As Open quarterfinal round started, the wind was at it’s calmest point of the weekend. This allowed some of the higher-seeded teams to advance to the semifinals without ever being seriously threatened with elimination.
Great Britain’s defense denied Belgium their primary options, as their top receiver, Jasper Looniens did not score a single goal, and their primary handler, Hans Reggers, did not record a single assist. Led by Harry Geller’s 4 goals, Great Britain advanced, winning 13-8.
Top seed Switzerland faced more of a challenge from France. Swiss handler Lorenz Stauffer, made an impact downfield as well as behind the disc. He added 3 goals to his 4 assists, and a 5-1 run from Switzerland put the game away, 11-7.
The next quarterfinal was a pool play rematch between Russia and Germany. Though Russia upset their pool’s top seed in pool play, Germany would get their revenge. The efficient German offense was too much for the Russians. Germany’s Jan Rether (4 goals, 4 assists) was dominant downfield, and Germany led wire-to-wire, taking the game 13-9.
The last quarterfinal between Spain and Ukraine was by far the most contentious game of the round. Ukraine has been successful all weekend in games that haven’t been the prettiest ultimate, and this game would be no exception. It came down to a 7-7 universe point with Ukraine receiving. Off the pull, the Spanish marker thought he had a point block in the Ukraine endzone. The Ukrainian thrower called foul, and after a lengthy discussion, the result was a do-over (Note: reviewing the play on video, in my opinion it clearly was a foul). Ukraine patiently worked the disc down the field until Oleksandr Stakhovskyi found Dmitry Bogdanov to send Ukrain to semis.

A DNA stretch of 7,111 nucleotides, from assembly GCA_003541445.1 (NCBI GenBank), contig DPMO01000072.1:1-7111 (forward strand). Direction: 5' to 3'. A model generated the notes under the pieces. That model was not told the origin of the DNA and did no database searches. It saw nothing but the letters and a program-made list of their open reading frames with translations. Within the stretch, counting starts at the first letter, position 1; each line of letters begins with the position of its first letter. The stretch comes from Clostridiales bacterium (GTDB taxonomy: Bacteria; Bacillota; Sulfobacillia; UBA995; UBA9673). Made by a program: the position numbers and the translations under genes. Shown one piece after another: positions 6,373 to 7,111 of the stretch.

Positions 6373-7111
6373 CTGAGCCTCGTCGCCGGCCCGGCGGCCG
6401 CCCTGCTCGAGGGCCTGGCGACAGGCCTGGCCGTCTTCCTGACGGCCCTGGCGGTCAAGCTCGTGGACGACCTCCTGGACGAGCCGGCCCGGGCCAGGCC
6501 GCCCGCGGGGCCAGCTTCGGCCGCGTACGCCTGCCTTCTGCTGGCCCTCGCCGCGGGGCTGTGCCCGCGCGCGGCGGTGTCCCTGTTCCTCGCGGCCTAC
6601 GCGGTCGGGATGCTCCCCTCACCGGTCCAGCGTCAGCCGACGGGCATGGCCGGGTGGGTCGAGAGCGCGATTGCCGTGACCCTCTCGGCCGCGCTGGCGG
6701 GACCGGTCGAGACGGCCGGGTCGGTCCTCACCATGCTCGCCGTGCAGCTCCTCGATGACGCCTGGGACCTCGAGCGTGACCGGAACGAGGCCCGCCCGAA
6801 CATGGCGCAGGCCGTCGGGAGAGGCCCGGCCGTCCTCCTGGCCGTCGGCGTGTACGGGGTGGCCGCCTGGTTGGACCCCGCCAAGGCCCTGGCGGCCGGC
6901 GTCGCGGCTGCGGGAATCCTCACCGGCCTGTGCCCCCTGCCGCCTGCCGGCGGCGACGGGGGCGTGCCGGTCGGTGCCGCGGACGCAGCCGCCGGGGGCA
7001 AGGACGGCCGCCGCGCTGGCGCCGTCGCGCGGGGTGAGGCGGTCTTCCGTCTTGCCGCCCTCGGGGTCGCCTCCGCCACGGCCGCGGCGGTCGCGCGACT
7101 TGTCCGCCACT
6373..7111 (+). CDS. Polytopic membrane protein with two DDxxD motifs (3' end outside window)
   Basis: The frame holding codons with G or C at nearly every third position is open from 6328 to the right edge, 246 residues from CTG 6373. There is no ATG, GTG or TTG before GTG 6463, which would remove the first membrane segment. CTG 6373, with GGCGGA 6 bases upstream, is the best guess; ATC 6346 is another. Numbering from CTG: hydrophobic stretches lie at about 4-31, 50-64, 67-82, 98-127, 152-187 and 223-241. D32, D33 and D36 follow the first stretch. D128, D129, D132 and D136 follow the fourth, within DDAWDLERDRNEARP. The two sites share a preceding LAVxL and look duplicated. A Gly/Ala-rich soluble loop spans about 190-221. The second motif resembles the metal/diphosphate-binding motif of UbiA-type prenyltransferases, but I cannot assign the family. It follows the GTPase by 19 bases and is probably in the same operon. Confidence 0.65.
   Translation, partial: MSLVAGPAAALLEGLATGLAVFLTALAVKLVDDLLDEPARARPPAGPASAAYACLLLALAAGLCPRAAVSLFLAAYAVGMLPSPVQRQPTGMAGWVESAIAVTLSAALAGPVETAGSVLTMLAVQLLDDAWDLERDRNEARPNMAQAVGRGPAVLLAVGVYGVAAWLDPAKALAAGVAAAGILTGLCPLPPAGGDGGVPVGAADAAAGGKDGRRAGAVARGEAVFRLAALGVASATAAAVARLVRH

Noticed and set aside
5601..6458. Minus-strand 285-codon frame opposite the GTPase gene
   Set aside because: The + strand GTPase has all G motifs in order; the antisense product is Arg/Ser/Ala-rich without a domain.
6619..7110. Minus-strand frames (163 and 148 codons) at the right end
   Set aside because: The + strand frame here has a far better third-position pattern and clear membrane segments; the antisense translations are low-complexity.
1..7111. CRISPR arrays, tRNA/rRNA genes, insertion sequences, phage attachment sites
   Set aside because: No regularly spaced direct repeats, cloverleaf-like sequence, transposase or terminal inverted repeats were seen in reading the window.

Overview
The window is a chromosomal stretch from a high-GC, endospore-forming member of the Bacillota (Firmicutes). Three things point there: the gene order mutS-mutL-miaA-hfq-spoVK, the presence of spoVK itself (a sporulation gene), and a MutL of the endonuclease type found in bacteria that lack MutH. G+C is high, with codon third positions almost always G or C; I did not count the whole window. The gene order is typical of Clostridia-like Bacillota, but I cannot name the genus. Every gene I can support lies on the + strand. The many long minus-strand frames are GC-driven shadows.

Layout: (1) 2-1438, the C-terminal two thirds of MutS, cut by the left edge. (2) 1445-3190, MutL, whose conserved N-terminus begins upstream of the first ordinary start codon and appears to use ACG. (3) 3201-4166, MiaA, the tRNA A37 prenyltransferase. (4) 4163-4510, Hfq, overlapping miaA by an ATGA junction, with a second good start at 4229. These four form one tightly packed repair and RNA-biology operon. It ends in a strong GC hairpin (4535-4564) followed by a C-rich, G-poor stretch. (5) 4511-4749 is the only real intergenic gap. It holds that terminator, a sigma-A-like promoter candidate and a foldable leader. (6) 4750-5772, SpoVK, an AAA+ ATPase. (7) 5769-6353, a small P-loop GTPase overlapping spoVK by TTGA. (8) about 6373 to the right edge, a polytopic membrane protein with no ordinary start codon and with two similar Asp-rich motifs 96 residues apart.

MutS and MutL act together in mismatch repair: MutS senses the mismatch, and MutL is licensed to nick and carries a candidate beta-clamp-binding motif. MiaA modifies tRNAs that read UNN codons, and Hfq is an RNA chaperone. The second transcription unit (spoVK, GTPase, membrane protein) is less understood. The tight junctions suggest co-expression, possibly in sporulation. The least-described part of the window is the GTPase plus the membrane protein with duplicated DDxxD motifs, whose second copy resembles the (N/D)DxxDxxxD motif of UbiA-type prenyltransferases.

After a five-hour break, the four remaining teams returned in the afternoon for the semifinals.
Switzerland appeared clinical to open their game against Ukraine, scoring their first two O points and converting a break without a single turnover. The Swiss defense continued to force turnovers, and Switzerland broke two more times for a 5-1 and 7-2 leads. Ukraine’s Oleksandr Stakhovskyi (1 goal, 3 assists) continued his strong play in the tournament, but the deficit was too much for Ukraine to overcome. Despite a strong second half, Ukraine fell 10-7 as Switzerland advanced to the final.
Though Great Britain looked vulnerable early in the tournament, they have found their rhythm in bracket play. Great Britain broke to open the game, but were unable to stop Germany’s Patrik Vogtel, who scored Germany’s first four goals, from getting open deep. The teams traded to 5-4, before Great Britain broke twice more to take half 7-4. Germany got one break back to open the half, but they wouldn’t get any closer than that. Led by Jamie Cross and Harry Geller, Great Britain’s offense would not be broken again, as the teams traded out the rest of the second half. Great Britain wins 12-9 to advance to the final against Switzerland.
Switzerland and Great Britain will meet in the Open final tomorrow at 12:00 CET, livestreamed on http://live.ecbu2013.org.
Updated Finals Prediction
Great Britain over Switzerland, 12-10.
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